6 Characteristics of Fantastic Nurses

What does it take to be a fantastic nurse? Many wonder if they have what it takes to excel in the nursing profession. There are some key differences between an average nurse and a fantastic nurse. If you’re smart enough and dedicated enough, nearly anyone can become an average nurse. But it takes a certain something to elevate yourself to a fantastic level.

Passing your classes, meeting your clinical requirements, and ultimately passing the Nclex may be done by anyone with enough commitment and adequate ability to learn. However, being a fantastic nurse takes skills and characteristics that can’t be acquired in nursing school. The following will help to define some of the characteristics that help to make a fantastic nurse.


imageWithout a doubt, being caring is the most important characteristic nurses need to have. The ability to care and to be caring is what allows a nurse to perform tasks that he or she might not otherwise be comfortable or capable of performing. I’m often asked how I am able to perform tasks like cleaning defecation of patients, and the answer can most simply be surmised with the act of  “caring.” If I know a person cannot do something for themselves, it is only decent that I assist them to meet their ADLs (activities of daily living). If you can care for a stranger like you do your own children, then you would make a fantastic nurse.


When practicing nursing there are a lot of “hurry up and wait” moments. If you don’t have a fair amount of patience you will find yourself very stressed and have difficulty coping with your responsibilities as a nurse. If you can appreciate fishing, and the need to wait extended periods of time to wrestle a fish with all your might for a few minutes at a time, then you have what it takes to be a great nurse.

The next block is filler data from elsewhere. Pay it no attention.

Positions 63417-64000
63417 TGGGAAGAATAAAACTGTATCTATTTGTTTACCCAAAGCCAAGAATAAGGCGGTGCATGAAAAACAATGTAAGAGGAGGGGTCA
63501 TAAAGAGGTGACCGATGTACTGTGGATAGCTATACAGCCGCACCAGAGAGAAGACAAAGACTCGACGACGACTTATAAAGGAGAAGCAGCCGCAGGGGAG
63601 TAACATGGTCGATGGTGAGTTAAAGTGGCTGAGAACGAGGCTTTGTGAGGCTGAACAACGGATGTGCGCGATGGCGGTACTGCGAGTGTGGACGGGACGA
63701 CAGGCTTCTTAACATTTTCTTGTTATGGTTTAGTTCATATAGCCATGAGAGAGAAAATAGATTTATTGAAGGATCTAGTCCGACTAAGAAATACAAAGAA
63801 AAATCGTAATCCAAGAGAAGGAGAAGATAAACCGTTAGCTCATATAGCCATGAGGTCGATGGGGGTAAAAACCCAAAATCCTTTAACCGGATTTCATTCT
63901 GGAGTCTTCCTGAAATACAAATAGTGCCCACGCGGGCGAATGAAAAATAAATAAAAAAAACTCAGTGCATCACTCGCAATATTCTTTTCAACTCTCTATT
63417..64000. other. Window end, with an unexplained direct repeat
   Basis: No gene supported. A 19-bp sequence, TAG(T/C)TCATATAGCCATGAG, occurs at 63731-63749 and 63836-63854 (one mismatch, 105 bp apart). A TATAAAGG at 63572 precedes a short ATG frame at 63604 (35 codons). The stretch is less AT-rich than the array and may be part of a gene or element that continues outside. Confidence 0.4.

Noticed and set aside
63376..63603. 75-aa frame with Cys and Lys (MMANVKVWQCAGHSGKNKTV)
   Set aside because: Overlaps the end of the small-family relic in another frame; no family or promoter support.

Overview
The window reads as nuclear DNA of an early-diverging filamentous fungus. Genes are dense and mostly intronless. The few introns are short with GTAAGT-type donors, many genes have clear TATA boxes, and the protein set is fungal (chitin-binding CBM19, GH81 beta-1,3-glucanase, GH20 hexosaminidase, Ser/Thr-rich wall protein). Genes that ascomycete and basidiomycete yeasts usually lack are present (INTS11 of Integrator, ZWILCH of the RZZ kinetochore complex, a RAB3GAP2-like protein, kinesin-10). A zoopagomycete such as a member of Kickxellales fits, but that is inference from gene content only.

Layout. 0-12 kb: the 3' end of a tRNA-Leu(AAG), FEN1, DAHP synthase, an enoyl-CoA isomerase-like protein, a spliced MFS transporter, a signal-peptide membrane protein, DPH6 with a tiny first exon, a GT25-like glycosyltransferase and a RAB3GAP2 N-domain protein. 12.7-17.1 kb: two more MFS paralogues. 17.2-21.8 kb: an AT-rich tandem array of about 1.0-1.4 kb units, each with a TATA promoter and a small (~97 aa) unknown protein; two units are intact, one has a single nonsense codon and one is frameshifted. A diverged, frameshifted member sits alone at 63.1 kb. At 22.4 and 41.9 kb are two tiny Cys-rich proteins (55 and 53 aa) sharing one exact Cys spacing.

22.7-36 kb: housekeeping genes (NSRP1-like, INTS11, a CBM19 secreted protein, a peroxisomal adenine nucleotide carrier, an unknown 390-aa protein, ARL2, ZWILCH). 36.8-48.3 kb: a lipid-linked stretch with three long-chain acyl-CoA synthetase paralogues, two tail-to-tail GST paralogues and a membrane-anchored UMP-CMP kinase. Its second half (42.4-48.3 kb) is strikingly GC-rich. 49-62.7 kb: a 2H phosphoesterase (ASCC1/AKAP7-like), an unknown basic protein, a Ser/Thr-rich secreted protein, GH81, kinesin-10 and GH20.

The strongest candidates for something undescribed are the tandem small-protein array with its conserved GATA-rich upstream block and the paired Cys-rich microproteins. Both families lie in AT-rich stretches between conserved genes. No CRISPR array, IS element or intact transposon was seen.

3.Honesty and Integrity

Being honest is paramount in the field of nursing. It is not to anyone’s benefit to fabricate falsehoods when taking care of patients. Honesty and integrity are required in the documentation, in reporting to other nurses and physicians, and in communicating directly with patients. A little white lie could seriously alter the care a patient receives and is in no way acceptable. If the thought of telling lies makes your soul hurt, then you might make a great nurse.

4.A Sense of Humor

There are many moments in nursing that are terribly sad and upsetting. There are also many moments that are incredibly funny. It is important to be able to find moments of humor even in sad experiences in order not to lose your sanity. If you can’t laugh you’ll cry, and likely be burnt out of nursing much sooner than if you had tried to find humor in them instead.


There are many moments in nursing when you have to be flexible. You have to operate on a patient’s schedule and not your own. Sometimes you may be called and told to stay home because your shift doesn’t have enough patients for all the nurses scheduled. Other times you may be called in on a shift that you wouldn’t normally work because there are more patients than there are nurses. You may even have to work on Christmas Day. You need to be flexible in order to deliver good patient care and to ensure you get a steady paycheck. You also have to be flexible when you are at work. You can’t schedule things exactly, because a patient may be asleep when it’s time for their meds. Being flexible can help decrease your stress level as a nurse.